We need to care for our Carers

Two weeks ago we celebrated the 70th anniversary of the NHS, and the government promised additional funding in two years’ time.

The sad fact is that by 2020 North Derbyshire’s healthcare will be in a far worse position than now.

According to their recent annual report for 2017/18, North Derbyshire Clinical Commissioning Group (CCG) were supposed to have made cuts of £26.3m in the last financial year – 6% of their total budget.

Hence the closure of Spencer Ward and refusal to look at alternative solutions proposed.

Yet even with that closure being brought forward, they say that only £9.3m savings were made last year, leaving far higher targets for cuts in this current year.

Recent proposals to drastically cut the funding for community and voluntary services may help to meet short-term targets to reduce spending, but they will have a long-term impact on the health and well-being of many people who rely on their services.

Cuts to the home support service for emergency respite care at home will lead to more older people needing to go into a care home or hospital, leading to expensive patient transfers, and disruption their lives.

Without organisation for the excellent volunteer transport services, more expensive alternatives have to be found.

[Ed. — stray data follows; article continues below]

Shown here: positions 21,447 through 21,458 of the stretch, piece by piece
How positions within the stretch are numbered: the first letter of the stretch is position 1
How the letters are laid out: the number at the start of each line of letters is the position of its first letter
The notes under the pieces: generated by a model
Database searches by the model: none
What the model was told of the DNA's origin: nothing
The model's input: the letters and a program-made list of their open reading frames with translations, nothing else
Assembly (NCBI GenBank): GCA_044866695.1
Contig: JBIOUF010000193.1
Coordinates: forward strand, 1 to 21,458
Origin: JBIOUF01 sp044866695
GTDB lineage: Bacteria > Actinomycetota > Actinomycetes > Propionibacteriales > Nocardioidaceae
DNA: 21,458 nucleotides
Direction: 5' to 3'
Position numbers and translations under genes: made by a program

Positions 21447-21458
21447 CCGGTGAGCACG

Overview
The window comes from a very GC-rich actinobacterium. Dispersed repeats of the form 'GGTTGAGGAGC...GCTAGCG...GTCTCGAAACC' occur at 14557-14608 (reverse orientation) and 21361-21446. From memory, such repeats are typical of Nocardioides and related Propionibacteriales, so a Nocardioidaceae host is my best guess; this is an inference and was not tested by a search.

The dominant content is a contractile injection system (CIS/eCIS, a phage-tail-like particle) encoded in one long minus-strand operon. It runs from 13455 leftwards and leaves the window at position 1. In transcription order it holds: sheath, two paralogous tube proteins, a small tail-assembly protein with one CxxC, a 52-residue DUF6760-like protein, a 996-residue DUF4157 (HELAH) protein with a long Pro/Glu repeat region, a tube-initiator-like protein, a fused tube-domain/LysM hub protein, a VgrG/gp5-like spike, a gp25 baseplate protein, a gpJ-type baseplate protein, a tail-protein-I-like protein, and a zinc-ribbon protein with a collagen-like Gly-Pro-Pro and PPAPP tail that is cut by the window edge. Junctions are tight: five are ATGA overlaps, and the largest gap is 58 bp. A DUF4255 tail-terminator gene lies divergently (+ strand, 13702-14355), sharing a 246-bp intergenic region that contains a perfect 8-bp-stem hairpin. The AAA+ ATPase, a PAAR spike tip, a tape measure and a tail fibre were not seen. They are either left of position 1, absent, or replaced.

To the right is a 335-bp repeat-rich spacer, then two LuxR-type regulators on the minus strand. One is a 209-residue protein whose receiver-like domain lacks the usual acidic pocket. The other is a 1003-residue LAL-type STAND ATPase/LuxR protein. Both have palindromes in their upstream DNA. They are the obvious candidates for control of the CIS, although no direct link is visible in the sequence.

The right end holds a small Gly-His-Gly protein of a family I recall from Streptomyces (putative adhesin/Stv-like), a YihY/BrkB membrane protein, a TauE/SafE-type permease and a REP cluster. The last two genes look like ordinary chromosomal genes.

And cuts to the befriending service that teams up volunteers with people who are lonely and isolated will mean more people left on their own, although loneliness has been shown to have just as detrimental an impact on someone’s health as heavy smoking.

In High Peak we are fortunate to have hundreds of volunteers who give their own time to help others, building friendships and knowing they are providing valuable support.  At a time when families often live far apart, their services are more important than ever.

Organising our volunteers to meet the diverse needs of patients across High Peak is a huge task, and our Community and Voluntary Services (CVS) organisations do a tremendous job with a small core of funded staff, without whom the services cannot operate.

In proposing cuts to our voluntary organisations, North Derbyshire health commissioners do not seem to appreciate the huge value for comparatively low cost that is derived.

Nor that these organisations have spent decades building up their expertise and their volunteers.  Once they are ‘decommissioned’ it will not be possible for them to spring back again quickly once there’s money in the pot again.

I have called on the Secretary of State for Health to support North Derbyshire in carrying over some of the overspend until 2020 when further finance has been promised, to enable them to continue without cutting services so drastically.  I hope he will listen.


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